Former Dixon Comptroller Rita Crundwell will not further appeal to have her prison sentence reduced.
Paul Gaziano, her federal public defender, said this week that Crundwell won’t appeal her sentence – 19 years, 7 months – to the full 7th U.S. Circuit Court of Appeals or to the U.S. Supreme Court, which wouldn’t have to consider the appeal.
When Crundwell was sentenced last year for stealing nearly $54 million from the city over two decades, the judge ruled that she must serve 85 percent, or more than 16 years, of the prison term. When Crundwell is freed, she will be subject to 3 years of federal supervision.
Interactive timeline: Click here for an interactive timeline of former Comptroller Rita Crundwell’s theft, arrest, sentencing and more.
In November, a three-judge panel of the 7th U.S. Circuit Court of Appeals in Chicago unanimously affirmed the sentence, calling it “substantively reasonable.”
Gaziano had appealed Crundwell’s sentence on the grounds that it varied too far from the sentencing guidelines and that more merit should have been given for the former comptroller’s cooperation with authorities after her arrest.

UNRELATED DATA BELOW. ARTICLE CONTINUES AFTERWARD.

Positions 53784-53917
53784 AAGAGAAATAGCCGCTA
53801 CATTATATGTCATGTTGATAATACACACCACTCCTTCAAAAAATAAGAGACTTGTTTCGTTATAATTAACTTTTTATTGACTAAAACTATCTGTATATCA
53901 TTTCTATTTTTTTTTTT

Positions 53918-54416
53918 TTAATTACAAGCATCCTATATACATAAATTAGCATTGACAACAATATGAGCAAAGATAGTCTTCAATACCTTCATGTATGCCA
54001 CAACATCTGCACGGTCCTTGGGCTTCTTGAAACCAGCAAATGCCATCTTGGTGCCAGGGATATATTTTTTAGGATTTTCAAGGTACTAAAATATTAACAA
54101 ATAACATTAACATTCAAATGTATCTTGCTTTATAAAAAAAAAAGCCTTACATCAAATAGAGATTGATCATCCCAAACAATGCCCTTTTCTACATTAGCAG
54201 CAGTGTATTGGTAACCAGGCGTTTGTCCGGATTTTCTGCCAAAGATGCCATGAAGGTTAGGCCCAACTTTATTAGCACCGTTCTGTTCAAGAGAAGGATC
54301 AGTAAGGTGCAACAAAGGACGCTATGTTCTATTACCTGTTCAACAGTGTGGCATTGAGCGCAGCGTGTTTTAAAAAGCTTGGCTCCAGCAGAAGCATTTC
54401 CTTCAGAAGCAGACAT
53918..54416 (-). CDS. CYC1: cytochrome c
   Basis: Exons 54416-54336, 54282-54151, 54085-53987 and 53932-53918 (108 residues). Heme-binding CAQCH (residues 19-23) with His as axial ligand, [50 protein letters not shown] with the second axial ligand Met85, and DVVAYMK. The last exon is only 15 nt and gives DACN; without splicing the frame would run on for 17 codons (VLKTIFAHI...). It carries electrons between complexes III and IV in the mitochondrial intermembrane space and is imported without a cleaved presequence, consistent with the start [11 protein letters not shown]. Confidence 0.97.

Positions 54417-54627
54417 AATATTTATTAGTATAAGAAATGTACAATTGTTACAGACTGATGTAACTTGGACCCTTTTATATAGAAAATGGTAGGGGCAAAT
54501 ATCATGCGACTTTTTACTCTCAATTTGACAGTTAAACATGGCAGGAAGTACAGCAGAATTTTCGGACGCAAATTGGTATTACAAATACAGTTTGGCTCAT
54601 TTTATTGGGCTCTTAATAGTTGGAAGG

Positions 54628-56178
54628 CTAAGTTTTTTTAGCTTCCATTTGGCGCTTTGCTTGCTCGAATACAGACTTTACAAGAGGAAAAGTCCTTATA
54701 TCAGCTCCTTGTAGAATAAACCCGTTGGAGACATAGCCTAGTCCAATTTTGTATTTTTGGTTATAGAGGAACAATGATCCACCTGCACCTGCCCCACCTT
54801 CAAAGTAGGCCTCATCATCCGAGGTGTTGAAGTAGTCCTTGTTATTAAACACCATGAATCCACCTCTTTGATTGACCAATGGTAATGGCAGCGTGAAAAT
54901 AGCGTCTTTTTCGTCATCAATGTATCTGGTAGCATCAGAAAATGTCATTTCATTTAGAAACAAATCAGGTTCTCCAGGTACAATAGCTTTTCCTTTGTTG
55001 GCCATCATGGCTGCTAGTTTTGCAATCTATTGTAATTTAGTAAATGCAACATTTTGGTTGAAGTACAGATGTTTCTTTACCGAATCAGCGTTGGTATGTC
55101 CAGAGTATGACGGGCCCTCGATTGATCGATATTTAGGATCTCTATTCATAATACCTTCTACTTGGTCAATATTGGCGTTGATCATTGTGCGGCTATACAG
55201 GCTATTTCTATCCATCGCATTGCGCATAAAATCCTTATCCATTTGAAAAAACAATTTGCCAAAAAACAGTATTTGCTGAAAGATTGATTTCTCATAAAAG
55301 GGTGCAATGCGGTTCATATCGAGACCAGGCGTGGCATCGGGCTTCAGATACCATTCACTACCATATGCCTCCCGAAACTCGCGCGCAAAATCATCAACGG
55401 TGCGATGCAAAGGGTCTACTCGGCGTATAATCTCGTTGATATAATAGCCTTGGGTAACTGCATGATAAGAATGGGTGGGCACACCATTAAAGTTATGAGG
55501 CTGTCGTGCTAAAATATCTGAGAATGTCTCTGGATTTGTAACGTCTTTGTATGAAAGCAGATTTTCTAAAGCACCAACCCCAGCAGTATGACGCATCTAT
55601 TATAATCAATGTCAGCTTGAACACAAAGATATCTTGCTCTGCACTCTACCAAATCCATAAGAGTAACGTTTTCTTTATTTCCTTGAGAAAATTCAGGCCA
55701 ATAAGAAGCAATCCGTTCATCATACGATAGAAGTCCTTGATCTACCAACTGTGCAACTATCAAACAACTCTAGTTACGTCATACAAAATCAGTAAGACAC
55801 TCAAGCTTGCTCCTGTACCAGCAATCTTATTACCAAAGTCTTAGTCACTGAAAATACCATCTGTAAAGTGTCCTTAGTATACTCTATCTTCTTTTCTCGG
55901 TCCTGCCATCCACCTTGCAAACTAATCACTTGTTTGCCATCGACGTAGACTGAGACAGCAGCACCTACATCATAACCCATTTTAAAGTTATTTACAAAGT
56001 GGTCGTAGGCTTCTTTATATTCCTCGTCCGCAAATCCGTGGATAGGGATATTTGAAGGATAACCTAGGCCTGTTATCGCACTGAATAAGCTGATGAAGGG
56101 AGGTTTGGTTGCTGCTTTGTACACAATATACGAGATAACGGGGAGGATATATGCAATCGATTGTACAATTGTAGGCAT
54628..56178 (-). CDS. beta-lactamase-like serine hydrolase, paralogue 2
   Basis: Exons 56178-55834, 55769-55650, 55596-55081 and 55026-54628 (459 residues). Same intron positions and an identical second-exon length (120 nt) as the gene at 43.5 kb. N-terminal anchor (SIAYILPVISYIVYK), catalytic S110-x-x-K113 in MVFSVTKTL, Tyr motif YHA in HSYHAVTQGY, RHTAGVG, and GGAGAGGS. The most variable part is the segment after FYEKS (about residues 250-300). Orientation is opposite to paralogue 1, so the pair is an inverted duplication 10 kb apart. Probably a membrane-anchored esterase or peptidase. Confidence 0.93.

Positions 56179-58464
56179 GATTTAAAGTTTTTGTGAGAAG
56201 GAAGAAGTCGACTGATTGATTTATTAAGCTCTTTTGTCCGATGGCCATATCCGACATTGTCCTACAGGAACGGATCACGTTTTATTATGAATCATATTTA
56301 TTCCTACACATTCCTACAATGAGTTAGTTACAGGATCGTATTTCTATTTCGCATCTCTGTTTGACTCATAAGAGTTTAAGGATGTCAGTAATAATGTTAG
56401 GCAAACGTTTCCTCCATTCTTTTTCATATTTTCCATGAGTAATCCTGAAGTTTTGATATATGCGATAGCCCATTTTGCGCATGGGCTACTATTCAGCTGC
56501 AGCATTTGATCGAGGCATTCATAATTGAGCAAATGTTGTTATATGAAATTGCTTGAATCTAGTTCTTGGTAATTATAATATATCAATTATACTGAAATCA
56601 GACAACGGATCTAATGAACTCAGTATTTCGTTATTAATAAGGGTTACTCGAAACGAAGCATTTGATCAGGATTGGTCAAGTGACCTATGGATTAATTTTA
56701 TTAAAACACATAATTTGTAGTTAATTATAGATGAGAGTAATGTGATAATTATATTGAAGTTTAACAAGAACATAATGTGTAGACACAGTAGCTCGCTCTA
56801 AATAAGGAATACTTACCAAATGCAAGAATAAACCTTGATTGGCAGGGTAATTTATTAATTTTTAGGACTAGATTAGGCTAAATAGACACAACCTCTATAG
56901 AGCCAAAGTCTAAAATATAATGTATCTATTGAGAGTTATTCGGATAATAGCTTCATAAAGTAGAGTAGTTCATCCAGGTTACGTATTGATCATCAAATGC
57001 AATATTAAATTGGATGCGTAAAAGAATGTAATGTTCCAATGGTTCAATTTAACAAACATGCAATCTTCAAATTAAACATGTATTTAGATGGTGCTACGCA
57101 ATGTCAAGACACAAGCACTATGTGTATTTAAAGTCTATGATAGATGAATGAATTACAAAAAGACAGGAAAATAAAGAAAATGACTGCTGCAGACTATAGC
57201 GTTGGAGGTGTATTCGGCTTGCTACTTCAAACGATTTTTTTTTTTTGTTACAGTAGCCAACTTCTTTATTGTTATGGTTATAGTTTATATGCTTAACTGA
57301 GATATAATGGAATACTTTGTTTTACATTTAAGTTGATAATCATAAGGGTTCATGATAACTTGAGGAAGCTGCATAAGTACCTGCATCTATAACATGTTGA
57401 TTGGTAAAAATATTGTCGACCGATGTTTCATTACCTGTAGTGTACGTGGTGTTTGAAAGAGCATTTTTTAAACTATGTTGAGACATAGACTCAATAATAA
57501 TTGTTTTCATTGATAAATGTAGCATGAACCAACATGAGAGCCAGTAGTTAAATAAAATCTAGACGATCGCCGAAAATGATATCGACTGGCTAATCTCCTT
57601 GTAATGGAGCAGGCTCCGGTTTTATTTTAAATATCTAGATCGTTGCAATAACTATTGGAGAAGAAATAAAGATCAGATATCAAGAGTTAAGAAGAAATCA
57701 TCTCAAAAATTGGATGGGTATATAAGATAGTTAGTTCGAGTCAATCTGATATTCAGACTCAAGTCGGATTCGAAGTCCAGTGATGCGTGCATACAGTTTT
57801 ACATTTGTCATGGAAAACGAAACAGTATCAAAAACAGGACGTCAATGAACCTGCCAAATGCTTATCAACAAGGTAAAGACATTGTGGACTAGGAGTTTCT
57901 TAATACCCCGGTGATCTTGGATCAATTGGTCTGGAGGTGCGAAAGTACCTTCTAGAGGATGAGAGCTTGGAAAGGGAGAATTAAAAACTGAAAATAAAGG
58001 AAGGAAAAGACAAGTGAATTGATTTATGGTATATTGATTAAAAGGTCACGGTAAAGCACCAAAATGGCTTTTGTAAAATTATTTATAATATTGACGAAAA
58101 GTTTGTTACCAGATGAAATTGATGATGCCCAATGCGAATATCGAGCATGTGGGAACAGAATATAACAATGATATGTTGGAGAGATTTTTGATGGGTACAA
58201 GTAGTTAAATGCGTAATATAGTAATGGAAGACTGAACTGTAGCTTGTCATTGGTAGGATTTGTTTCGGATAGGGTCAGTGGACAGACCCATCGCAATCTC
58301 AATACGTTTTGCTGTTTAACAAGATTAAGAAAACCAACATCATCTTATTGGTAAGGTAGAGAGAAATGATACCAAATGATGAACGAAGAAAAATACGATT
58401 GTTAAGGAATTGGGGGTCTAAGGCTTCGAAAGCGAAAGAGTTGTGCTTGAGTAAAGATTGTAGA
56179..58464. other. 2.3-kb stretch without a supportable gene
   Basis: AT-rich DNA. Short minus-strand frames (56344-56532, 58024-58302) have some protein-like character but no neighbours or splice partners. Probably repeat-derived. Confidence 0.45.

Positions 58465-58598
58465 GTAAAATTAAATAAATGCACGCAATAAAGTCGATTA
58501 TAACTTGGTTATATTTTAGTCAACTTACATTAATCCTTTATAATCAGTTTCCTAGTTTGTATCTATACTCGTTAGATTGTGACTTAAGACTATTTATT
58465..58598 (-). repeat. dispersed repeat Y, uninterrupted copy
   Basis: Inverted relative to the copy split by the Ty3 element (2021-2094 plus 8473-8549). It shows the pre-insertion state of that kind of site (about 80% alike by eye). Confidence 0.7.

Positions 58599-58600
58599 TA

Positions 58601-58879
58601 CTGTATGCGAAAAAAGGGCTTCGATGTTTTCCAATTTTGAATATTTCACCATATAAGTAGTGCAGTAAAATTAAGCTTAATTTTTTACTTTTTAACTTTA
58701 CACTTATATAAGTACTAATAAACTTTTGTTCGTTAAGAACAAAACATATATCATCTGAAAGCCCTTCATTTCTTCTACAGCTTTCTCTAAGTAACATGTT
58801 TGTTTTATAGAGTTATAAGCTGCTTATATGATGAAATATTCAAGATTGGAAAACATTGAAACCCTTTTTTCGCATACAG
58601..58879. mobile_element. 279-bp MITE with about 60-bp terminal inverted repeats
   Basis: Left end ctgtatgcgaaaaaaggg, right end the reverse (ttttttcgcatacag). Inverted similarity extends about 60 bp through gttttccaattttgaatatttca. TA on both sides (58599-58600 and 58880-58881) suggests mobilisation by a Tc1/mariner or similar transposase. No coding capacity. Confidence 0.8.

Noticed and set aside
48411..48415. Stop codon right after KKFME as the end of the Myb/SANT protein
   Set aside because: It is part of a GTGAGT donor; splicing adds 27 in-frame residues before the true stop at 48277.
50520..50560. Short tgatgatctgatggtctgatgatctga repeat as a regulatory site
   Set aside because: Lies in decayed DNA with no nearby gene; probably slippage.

Thursday marked the 2-year anniversary of Crundwell’s arrest at City Hall. She was sentenced Feb. 14, 2013.
Crundwell is serving her sentence in Waseca, Minn., in a low-security prison that houses 1,058 female inmates.
She is allowed to have up to 10 books or magazines “neatly stored” on a shelf in her cell, according to the prison’s handbook.
Her clothes – green pants, green shirts, coats and jumper dresses – have labels with her name, inmate number and laundry number. Sweatshirts can be worn, according to the handbook, as long as they are worn over one of the facility’s green shirts.
Crundwell can have no more than 25 personal letters in her cell and can have 25 loose photographs, according to the handbook. Any additional photographs must be in a photo album and stored in her assigned locker.
Her inmate number is 44540-424.
And her release date is March 5, 2030, when she will be 77.